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Big Oil’s impact on research is debated

Rick DelVecchio, San Francisco Chronicle
The oil industry has committed more than $700 million to alternative energy research at three Northern California universities, prompting debate over how commercial interests might shape the direction and results of scientific advances.

On one side, John Simpson of the Foundation for Taxpayer and Consumer Rights, based in Santa Monica, sees university affiliations as attractive to an industry trying to change its image but perilous to universities if safeguards are not put in place to protect their independence and reputation.

“When you have that amount of money coming in to a place, the mere presence of the money can have a substantial impact on the behavior of the university, and that means that it’s all the more necessary that specific safeguards go into place that prevent the university’s good name from being taken advantage of,” he said.

On the other side, alliance advocates say pooling federal, academic and private resources is necessary to solve technical problems with a level of complexity and financial risk that would undermine speedy, independent efforts by any one of the three.

They also argue that there’s nothing particularly nefarious about research sponsored privately as opposed to that supported by the National Institutes of Health or the National Science Foundation — by far the biggest benefactors of university science and its largest financial investors, dwarfing all sources of corporate funding combined.

“All sources of research funding have implications for the academic institutions,” said Stanford plant biologist Chris Somerville, who will lead UC Berkeley’s new Energy Biosciences Institute. “The large increase in funding from NIH during the past 15 years led to a huge expansion of biomedical sciences and, in my opinion, a lot of distortion of biological research priorities.”

Industry funding of energy research is a comparative dribble and would have to grow far bigger to cause distortions comparable with federal initiatives, Somerville said. “If anything, industry funding represents a healthy diversification away from almost total reliance on the whims of government,” he said.
(15 July 2007)

The World’s Largest Solar Energy Farm

Warren Karlenzig, WorldChanging
Fresno, California sits at the south end of one of the sunniest and hottest valleys in North America, the San Joaquin. The San Joaquin Air District is also one of the most polluted in the nation, with asthma rates many times higher than the rest of the nation and numerous air quality action days every summer causing significant health and business impacts.

Upon this tableau, the city of about a half million residents along with 11 surrounding communities and two counties announced last week they would together be developing the largest solar facility in the world. It will be more than seven times the size of the earth’s largest solar energy farm, now in Germany.
(13 July 2007)

Contributor Zonbar-12 (Ken Ott) writes:
Covers background of people and policies behind this recent breakthrough. Also a mention of natural gas shortages in the near future as a motivator. But… I *like* my gas kitchen stove, dagnabit! Sigh. We do live like kings in the meanwhile…

Solar Power Wins Enthusiasts but Not Money

Andrew C. Revkin and Matthew L. Wald, New York Times
The trade association for the nuclear power industry recently asked 1,000 Americans what energy source they thought would be used most for generating electricity in 15 years. The top choice? Not nuclear plants, or coal or natural gas. The winner was the sun, cited by 27 percent of those polled.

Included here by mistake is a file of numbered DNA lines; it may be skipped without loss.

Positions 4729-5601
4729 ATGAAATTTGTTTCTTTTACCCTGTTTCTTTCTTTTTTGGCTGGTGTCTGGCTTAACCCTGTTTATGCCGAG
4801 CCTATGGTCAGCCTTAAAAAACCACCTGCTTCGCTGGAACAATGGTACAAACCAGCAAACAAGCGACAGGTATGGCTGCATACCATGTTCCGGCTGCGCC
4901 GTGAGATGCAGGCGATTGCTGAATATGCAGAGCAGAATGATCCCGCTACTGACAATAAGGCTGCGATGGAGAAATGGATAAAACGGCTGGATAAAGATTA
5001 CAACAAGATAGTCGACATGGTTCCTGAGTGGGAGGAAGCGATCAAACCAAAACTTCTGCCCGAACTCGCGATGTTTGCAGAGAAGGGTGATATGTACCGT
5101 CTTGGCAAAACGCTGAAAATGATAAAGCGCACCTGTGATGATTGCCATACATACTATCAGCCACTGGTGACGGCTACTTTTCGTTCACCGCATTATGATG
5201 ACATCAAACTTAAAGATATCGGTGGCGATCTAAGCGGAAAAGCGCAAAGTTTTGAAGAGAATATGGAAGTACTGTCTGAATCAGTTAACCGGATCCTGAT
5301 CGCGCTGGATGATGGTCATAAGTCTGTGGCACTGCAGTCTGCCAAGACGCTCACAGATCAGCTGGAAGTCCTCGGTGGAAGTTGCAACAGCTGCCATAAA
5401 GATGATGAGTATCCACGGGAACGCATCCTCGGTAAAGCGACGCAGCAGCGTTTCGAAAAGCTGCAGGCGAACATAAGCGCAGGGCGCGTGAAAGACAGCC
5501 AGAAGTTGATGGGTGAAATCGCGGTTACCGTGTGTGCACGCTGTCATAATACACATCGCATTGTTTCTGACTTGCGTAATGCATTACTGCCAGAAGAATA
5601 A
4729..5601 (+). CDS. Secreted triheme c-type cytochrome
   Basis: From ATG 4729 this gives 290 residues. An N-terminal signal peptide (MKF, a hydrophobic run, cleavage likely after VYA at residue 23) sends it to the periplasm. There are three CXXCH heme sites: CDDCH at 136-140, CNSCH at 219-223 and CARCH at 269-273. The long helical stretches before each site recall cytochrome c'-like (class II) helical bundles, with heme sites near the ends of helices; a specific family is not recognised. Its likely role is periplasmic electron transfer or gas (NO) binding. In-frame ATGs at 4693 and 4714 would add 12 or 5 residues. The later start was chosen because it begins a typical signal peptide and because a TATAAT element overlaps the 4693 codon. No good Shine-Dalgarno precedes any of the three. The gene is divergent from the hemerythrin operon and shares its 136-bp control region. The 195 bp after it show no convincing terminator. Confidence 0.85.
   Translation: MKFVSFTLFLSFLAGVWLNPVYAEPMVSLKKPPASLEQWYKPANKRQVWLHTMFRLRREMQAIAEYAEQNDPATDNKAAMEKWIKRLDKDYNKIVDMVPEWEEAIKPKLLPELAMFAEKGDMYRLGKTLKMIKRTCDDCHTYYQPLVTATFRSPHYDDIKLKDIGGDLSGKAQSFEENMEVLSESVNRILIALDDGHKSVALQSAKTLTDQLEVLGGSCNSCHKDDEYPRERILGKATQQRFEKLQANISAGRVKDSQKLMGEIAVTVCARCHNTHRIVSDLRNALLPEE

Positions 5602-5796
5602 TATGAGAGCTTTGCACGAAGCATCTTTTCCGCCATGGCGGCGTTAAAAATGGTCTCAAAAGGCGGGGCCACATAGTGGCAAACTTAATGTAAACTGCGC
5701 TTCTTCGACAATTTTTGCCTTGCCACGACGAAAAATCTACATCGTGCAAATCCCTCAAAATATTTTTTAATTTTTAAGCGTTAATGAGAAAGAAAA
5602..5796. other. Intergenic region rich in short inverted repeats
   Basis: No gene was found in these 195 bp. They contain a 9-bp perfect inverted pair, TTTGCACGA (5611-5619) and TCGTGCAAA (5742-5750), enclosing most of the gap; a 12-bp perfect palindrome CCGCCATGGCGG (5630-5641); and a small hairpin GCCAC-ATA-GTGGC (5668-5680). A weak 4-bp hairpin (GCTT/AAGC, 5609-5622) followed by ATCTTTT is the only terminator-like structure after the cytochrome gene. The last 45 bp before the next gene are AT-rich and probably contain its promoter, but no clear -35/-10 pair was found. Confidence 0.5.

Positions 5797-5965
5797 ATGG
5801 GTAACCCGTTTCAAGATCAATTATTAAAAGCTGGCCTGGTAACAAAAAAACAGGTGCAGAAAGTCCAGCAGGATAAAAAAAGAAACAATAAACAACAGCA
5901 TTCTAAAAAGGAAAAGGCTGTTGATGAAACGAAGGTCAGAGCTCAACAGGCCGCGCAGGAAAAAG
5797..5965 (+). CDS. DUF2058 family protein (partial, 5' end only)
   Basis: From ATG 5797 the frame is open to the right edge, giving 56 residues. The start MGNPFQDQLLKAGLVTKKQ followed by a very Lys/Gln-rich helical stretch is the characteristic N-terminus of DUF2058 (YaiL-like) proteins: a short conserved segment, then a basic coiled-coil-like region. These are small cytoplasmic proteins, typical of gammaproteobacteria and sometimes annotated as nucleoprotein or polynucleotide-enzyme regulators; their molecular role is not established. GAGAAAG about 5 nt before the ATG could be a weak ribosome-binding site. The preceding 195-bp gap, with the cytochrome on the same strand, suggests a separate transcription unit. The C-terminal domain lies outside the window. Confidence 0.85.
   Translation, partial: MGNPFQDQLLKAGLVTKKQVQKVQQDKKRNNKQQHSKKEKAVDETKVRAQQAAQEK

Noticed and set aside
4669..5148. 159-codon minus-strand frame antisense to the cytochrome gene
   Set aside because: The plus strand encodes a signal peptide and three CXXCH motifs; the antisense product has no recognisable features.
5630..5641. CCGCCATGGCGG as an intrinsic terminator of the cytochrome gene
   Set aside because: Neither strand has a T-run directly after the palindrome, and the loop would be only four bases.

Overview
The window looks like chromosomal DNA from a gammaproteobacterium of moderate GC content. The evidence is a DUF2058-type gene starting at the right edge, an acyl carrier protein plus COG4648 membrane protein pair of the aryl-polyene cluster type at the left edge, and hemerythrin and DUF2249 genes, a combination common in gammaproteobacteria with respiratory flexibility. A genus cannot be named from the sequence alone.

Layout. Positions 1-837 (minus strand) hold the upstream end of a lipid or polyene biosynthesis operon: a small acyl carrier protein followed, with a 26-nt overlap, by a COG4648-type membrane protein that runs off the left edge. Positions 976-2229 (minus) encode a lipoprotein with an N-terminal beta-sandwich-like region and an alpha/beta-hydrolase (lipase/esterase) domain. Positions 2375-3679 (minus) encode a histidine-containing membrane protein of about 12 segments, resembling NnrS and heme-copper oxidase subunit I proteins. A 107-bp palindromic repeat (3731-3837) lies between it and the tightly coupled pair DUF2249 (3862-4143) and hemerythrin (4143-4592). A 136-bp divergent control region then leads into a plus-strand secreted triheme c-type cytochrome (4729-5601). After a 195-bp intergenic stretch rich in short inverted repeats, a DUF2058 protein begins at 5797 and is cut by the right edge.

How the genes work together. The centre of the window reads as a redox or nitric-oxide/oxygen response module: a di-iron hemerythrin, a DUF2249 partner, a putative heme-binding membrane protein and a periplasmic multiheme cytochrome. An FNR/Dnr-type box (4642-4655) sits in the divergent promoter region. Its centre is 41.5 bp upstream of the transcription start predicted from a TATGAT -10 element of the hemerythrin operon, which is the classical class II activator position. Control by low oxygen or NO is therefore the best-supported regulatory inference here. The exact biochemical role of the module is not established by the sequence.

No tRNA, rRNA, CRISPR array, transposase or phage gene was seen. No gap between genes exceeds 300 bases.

…But for all the enthusiasm about harvesting sunlight, some of the most ardent experts and investors say that moving this energy source from niche to mainstream – last year it provided less than 0.01 percent of the country’s electricity supply – is unlikely without significant technological breakthroughs. And given the current scale of research in private and government laboratories, that is not expected to happen anytime soon.

Even a quarter century from now, says the Energy Department official in charge of renewable energy, solar power might account for, at best, 2 or 3 percent of the grid electricity in the United States.

In the meantime, coal-burning power plants, the main source of smokestack emissions linked to global warming, are being built around the world at a rate of more than one a week.
(16 July 2007)

Turbine shortage to leave some Scottish communities in the dark

Paul Kelbie, The Observer
A worldwide shortage of wind-turbines has been caused by a sudden surge in demand and the frenzied industrial growth of China creating delivery delays that could take years to rectify. Plans to cut carbon dioxide emissions and meet more of Britain’s energy needs by an expansion of offshore wind farms have had to be revised, because experts now believe the chances of building them before 2010 at the earliest is unlikely.
(15 July 2007)

Saudi Arabia invests in renewables

Saudi Arabia has set up a multimillion dollar renewable energy research center in an effort to diversify from its reliance on oil funds.

The center, on the campus of the Dhahran-based King Fahd University of Petroleum and Minerals, is currently working on resource mobilization before its premier research activities kick off in a year’s time, Arab News reported. . .

. . . The center has set up different branches for research on hydrogen, methanol and fuel cell; solar and wind energy; advanced energy storage systems; electrical infrastructure and control systems; and economics of renewable energy.
(12 July 2007)
Jeffrey J. Brown writes:
recall the discussions of Saudi Arabia looking into importing coal?
Let’s see, what would they do after they start importing coal?
(Insert musical theme from the “Jeopardy” quiz show)